The son of a 52-year-old Royal Bahamas Defence Force (RBDF) marine, who was murdered yesterday, said his father was “on the verge of retiring” before he was killed.
Petty Officer Philip Perpall, who served on the force for over 30 years, was shot and killed shortly before 3 a.m. while on duty in the guard room at Government House, according to authorities.
His son, Miguel Perpall, 14 – the youngest of the victim’s five children – said he never worried about anything happening to his father while he was on duty because he was preparing for retirement.
“You never would see him going to do defense force work that much and the one time that he actually went to go, this happened,” he said.
Miguel said a woman, who he didn’t know, came to his house shortly after 6 a.m. and informed him and his sister of his father’s death.
“I’m not too familiar with the woman but she told me that she had sad news about my father, and that he was involved in a shooting that happened at work,” he said.
Miguel added: “I had to hold myself up to the wall because I couldn’t believe it.”
“It was like my chest area, like my heart started beating very fast [then] I called [my mother] to let her know what had happened.”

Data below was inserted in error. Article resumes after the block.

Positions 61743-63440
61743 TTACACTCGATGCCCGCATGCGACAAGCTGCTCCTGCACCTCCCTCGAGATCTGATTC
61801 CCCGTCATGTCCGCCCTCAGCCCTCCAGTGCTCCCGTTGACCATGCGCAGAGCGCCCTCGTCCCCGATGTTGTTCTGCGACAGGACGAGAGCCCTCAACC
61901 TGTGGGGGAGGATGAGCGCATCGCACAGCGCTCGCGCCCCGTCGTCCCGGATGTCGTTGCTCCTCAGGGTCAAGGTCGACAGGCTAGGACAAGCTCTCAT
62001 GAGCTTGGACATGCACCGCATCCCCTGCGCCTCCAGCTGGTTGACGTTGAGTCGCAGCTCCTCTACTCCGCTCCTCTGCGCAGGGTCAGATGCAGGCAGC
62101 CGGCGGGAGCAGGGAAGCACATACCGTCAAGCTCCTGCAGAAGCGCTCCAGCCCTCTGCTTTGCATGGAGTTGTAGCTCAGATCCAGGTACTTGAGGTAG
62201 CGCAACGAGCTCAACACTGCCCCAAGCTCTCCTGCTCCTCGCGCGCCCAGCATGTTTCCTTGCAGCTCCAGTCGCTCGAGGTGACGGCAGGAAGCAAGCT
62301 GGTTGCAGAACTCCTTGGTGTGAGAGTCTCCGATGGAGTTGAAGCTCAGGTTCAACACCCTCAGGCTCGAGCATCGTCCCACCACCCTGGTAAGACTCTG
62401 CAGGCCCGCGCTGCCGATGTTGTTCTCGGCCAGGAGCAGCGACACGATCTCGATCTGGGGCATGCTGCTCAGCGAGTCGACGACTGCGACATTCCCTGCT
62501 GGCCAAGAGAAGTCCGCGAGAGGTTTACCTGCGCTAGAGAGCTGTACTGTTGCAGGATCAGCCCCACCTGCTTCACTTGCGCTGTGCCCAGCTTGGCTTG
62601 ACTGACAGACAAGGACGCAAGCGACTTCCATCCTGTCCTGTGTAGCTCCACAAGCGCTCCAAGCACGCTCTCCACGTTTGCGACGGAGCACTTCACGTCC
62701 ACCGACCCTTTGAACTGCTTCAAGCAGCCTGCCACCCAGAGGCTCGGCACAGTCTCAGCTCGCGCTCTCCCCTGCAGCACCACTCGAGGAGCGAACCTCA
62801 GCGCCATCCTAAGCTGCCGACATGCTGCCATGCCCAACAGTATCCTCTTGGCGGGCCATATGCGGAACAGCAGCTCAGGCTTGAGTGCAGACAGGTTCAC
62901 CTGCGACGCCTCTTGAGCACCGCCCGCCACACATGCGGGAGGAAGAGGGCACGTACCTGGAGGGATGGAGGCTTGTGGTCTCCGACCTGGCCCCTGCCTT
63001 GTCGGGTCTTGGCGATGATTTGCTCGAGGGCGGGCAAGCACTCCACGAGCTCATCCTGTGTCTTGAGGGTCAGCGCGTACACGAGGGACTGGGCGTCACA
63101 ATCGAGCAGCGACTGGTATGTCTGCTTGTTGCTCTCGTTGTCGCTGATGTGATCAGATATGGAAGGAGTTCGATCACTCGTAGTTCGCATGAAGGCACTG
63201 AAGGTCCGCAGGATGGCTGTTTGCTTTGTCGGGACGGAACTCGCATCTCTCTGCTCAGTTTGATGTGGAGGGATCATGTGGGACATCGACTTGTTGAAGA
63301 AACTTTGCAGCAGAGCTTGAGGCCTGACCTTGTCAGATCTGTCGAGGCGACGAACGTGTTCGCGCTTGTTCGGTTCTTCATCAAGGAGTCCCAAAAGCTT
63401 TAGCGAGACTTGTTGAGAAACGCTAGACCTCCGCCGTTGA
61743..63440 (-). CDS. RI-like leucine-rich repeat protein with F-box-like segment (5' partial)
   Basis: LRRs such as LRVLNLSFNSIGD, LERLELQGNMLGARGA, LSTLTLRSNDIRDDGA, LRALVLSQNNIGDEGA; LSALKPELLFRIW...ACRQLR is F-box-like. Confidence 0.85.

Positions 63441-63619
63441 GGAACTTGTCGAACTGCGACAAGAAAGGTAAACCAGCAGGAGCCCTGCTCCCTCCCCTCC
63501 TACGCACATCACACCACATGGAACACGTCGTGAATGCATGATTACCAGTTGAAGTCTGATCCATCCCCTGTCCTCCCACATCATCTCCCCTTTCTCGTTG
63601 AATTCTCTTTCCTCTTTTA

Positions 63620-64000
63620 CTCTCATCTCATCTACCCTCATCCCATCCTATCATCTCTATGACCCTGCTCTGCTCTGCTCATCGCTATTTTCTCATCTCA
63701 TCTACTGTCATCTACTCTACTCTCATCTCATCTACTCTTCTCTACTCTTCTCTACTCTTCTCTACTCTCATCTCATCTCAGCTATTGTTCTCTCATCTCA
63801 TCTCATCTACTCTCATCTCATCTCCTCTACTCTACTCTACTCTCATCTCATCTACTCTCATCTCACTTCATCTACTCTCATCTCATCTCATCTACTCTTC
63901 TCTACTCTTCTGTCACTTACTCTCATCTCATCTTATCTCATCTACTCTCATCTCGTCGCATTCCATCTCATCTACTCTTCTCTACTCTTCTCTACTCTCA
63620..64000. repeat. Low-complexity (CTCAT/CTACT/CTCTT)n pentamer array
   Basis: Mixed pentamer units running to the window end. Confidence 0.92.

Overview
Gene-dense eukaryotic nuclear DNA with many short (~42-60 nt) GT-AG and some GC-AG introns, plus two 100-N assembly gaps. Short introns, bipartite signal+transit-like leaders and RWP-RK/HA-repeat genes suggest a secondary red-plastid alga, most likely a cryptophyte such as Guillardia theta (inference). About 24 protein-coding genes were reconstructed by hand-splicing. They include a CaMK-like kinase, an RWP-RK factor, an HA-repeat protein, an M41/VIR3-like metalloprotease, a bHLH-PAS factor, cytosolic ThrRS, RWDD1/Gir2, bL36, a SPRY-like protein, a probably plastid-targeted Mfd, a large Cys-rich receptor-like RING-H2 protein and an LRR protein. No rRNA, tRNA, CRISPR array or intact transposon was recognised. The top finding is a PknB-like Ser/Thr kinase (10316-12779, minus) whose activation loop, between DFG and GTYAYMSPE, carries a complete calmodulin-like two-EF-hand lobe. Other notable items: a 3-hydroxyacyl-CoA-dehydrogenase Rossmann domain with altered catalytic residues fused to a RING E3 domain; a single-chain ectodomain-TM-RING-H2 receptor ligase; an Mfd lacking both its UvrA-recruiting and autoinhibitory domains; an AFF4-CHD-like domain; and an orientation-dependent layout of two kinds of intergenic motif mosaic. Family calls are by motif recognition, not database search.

When asked how it felt waking up to the news of his father’s death, Miguel said, “I don’t even know how to explain it. It’s a bad feeling I guess I could say. It just hit me hard. It was very shocking.”
He added: “It feels like a nightmare.”
The 14-year-old said he lived with his father, and they were “very close”.
Miguel described his father as “a nice, loving man” who never really bothered anyone.
He said they would spend a lot of time having long conversations together.
“We’d mostly talk about what we’d expect in the future,” he said.
“We’d talk about, [remember] how I said I have problems finding out what I want to do, he’d kind of give me some options and stuff and he would talk to me and tell me about how he was going to fix up the [house].”
When asked if he found his father to be an encouraging man, Miguel said, “Yes, he was very encouraging… I could look at most of my friends and stuff [and] they mostly grew up around their mothers, not [many] grew up around their fathers.
“For him to be there was just very nice for me because I don’t know, you know, before I didn’t know what I would do without my father but now he isn’t here.”
Education: Goldsmith, University of London, MA in Race, Media and Social Justice
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